# Camera and view matrix

Hello guys ! I need some features for the jME camera :

As you know, openGL don't separate Model and View matrices, but sometimes when you write shaders you need to manipulate only the view matrix…

For my needs, I wrote a function which compute the view matrix from the camera parameters.

```    public Matrix3f getViewMatrixInverse() {       Matrix3f viewMatrix = new Matrix3f();              Vector3f f  = getDirection().normalize();       Vector3f up = getUp().normalize();       Vector3f s  = f.cross(up);       Vector3f u  = s.cross(f);              viewMatrix.setColumn(0, s);       viewMatrix.setColumn(1, u);       viewMatrix.setColumn(2, f.negateLocal());       return viewMatrix;    }    public getViewMatrixInverseTranspose() {       return getViewMatrixInverse().transpose();    } ```

model and projection matrices are separate in OpenGL.  Abstract camera already grabs the Projection matrix.  I haven't really studied what you are proposing, but is this matrix not enough?  (Maybe we have the method misnamed.)

I think he refers to the fact that DirectX uses three matrixes:

1. World Matrix - Transforms 3D data from Model Space into World Space. You need to set this before rendering every entity in your world.
2. View Matrix - Transforms from World Space into View Space. You need to set this each time your camera changes position
3. Projection Matrix - Transforms from View Space into Screen Space. You normally set this just once during initialization.

(source: http://www.toymaker.info/Games/html/matrices.html)

You are right jjmontes !!!

In DirectX, you have 3 matrices :

• The model matrix, to send data (vertices for example) from the object space to the world space;

• The view matrix, to send data from the world space to the view space;

• The projection matrix, to send vertices from the view space to the screen space.

In OpenGL, the model matrix and the view matrix are automatically merged.
So, in a GLSL shader program, you can only use 2 matrices :

• The model/view matrix, to send data from the object space to the view space;

• The projection Matrix, to send data from the view space to the screen space.

If you only use the fixed graphic pipeline, don't need to use separatly the model and the view matrix,.
But sometimes, when you use shaders you need them separately.

In jme we could add functions to get the model matrix and the view matrix separatly, by adding getViewMatrixInverse() to the camera and another function getModelMatrixInverse() to the com.jme.scene.Spatial class.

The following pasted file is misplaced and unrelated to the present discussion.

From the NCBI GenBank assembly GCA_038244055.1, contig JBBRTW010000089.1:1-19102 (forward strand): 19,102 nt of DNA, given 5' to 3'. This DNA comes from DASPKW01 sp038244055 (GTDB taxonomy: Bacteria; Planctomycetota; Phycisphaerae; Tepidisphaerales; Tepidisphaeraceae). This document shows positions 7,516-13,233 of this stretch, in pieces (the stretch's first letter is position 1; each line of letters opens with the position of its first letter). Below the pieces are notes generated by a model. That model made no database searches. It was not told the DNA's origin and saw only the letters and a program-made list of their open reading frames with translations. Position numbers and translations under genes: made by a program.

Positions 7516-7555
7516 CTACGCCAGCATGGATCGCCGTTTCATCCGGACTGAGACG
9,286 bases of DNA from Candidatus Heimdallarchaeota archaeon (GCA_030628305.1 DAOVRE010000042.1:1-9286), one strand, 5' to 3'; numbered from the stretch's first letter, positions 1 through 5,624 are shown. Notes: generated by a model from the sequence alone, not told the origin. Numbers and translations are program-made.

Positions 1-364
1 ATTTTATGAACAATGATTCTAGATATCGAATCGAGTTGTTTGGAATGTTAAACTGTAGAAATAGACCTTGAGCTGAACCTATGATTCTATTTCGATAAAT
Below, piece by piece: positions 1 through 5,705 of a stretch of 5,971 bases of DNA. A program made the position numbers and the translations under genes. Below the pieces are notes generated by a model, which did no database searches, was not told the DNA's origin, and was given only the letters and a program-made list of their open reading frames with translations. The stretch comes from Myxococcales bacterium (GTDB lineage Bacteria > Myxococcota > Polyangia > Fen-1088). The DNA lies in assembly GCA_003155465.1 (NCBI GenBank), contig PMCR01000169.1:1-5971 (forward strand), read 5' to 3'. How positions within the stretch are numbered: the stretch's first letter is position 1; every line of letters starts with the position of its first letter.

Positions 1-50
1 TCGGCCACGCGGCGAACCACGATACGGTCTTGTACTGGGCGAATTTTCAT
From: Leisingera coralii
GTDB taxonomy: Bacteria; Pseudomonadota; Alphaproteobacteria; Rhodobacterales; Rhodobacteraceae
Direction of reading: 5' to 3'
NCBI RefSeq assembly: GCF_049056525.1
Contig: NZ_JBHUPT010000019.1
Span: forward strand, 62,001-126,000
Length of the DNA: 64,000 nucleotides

I have not much knowledge on all this but I always thought that the two matrices that are combined in OpenGL are the view and the projection matrix. The model matrix is still alone in both 3D APIs. I'm unsure anyway.

Anyway, I don't understand the solution you propose and you seem to know what you're talking about better than me. I hope that someone can help you with this.

I always thought that the two matrices that are combined in OpenGL are the view and the projection matrix

It is strange, but you are not the first person that tell that the projection and and the view matrix are combine in OpenGL.

In fact, you can combine them as you say : the result would be the same because (Mat_projection * Mat_view) * Mat_model == Mat_projection * (Mat_view * Mat_model).
But I think your way is not the right way because OpenGL provides matrix stacks which are named GL_PROJECTION and GL_MODELVIEW. (see the glMatrixMode specification http://pyopengl.sourceforge.net/documentation/manual/glMatrixMode.3G.html).

I think it is bad to store projection/view matrix inside the GL_PROJECTION stack and the model matrix inside the GL_MODELVIEW stack...

I don't understand the solution you propose

I want to create some GLSL standard Fx like a per pixel lighting or a real time paralax dot3 bump mapping (like in TestFragmentProgramState demo http://www.jmonkeyengine.com/webstart/jmedemo.php?renderer.state.TestFragmentProgramState) in an entire scene. To do that, I need to process separatly the model matrix and the view matrix, and that is why I'm going to develop some usefull functions to get these matrices.

i think targ is right…the viewmatrix is much needed in shaders, and is not supplied by opengl automatically(why i have no clue). fortunately it's very easy to extract…just multiply the inverse of the modelmatrix with the modelviewmatrix and you are there…

i think targ is right...

Year, I rule !  :mrgreen:

just multiply the inverse of the modelmatrix with the modelviewmatrix and you are there...

I'm agree with you, but you cannot get the model/view matrix from jme ! The only place to get it is the vertex/pixel shader. Then , if you want to compute the view matrix by this way, you must recompute it in the shader and then recompute it for each vertex/pixel. I think that it is hightly unoptimized  :-o !!!

My prefered way is to precompute the view matrix in the java program by using the function that I wrote in my first post, and then to send it to the shader program like an uniform variable.

PS : My view matrix computation comes from the gluLookAt documentation : http://pyopengl.sourceforge.net/documentation/manual/gluLookAt.3G.html.